48 Heads from the Merkurov Museum (after Kurt Kren)
(Anna Artaker, 2011, 4 min)
Varying realities: That would define one of the most important processes employed by Anna Artaker, which in her case often involves putting historiographic constellations into perspective. Working
intensively with death masks made by the Soviet sculptor Sergey Merkurov (1881–1952), a student of Auguste Rodin, Artaker translates them into various medial forms. The masks, from the Merkurov Museum in Gyumri, Armenia, represent an unusual “archive of faces,” particularly because the personalities from the fields of culture and politics (primarily male) in it represent both progressive and totalitarian tendencies of the Soviet regime.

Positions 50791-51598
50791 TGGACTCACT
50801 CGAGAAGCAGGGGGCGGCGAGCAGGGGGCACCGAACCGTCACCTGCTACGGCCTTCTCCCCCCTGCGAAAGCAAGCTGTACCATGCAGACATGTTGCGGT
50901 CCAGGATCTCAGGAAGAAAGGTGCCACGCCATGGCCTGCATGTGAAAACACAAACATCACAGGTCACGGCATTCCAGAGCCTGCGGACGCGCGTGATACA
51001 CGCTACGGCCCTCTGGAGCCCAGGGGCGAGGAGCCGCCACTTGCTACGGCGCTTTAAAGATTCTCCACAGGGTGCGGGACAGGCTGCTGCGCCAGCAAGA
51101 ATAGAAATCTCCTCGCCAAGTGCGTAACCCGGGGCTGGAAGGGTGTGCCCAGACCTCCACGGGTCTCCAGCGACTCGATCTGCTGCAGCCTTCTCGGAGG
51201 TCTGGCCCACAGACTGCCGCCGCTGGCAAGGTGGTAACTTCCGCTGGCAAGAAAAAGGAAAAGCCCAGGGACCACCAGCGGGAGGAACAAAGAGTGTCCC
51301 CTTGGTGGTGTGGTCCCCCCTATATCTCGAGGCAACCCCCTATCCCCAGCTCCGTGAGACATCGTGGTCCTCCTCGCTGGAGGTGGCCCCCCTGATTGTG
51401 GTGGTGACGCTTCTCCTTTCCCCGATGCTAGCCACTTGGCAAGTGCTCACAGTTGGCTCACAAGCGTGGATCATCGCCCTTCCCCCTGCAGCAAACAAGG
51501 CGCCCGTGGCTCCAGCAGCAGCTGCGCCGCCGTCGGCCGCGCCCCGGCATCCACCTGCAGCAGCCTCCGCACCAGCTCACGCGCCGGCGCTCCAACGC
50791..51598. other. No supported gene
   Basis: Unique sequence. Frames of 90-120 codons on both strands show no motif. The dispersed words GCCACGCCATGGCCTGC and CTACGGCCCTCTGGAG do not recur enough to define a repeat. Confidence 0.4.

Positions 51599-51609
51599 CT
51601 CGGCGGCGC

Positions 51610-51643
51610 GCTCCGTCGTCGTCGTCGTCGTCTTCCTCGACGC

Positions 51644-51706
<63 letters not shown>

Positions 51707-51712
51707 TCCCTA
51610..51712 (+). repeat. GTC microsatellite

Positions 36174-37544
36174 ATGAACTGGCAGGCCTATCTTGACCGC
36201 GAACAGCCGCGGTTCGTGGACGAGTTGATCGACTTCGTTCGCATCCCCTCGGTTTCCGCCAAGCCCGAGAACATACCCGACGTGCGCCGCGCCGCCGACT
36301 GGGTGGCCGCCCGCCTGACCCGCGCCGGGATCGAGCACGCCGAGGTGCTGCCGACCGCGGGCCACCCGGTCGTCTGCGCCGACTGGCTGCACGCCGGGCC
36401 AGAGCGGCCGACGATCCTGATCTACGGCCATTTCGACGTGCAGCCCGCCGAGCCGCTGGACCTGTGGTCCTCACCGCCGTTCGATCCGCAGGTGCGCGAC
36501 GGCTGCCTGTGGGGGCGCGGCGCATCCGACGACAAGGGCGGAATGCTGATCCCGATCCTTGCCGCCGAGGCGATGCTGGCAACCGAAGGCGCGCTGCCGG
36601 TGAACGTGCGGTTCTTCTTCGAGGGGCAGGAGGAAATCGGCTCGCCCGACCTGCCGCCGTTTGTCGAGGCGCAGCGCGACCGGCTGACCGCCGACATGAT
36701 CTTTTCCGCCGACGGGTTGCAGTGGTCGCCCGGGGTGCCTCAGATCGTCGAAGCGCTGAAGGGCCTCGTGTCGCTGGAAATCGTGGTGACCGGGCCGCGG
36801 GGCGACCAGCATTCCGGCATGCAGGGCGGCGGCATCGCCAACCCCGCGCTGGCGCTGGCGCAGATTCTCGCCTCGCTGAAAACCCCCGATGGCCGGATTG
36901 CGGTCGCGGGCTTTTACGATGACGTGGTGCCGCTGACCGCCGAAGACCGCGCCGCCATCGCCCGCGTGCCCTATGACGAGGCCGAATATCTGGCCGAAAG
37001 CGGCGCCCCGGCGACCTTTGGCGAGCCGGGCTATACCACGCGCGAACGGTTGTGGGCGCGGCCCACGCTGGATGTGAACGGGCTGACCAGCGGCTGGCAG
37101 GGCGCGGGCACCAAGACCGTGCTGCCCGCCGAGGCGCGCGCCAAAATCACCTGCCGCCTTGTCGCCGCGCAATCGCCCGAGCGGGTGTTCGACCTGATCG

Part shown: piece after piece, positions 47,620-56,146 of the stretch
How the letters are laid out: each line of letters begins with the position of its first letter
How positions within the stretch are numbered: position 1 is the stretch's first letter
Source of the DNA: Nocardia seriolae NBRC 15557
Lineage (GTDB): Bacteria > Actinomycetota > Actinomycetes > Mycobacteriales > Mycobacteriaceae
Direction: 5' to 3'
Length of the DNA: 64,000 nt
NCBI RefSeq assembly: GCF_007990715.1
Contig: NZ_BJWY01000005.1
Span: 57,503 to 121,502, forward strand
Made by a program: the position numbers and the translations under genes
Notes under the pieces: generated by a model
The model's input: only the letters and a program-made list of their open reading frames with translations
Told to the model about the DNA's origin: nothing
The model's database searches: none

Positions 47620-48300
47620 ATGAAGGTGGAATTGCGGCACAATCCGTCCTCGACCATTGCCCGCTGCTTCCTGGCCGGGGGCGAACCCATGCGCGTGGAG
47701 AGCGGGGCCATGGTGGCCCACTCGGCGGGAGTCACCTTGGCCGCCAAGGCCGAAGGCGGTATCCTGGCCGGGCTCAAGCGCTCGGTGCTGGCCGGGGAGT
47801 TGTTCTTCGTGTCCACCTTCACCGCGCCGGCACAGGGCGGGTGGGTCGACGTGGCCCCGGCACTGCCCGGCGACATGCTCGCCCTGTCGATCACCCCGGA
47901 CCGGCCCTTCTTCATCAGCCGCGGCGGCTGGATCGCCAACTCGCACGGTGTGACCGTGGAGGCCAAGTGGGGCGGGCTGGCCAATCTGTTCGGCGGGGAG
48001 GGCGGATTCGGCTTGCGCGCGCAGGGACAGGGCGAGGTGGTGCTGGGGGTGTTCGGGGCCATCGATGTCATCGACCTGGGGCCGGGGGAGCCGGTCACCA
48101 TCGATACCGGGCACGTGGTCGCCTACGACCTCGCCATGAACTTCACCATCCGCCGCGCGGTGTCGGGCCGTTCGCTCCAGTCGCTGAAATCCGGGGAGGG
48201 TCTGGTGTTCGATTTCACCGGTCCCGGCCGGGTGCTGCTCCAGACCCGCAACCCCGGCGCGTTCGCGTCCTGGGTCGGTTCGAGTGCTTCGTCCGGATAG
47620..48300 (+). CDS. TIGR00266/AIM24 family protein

Artaker explicitly connects the film to Kurt Kren’s 48 Heads from the Szondi Test (1960): Kren took the projective personality test created by Hungarian psychiatrist Leopold Szondi in 1937 to an absurd level by
undermining the principle of similarity and recognition on which the experiment’s based by means of a swift montage of photographic portraits. This confrontation of a variety of references and their contexts illustrates Artaker’s objective: a critical revision that in each case represents an examination by means of visualization processes. -excerpted from a description by Naoko Kaltschmidt, (translated by Steve Wilder).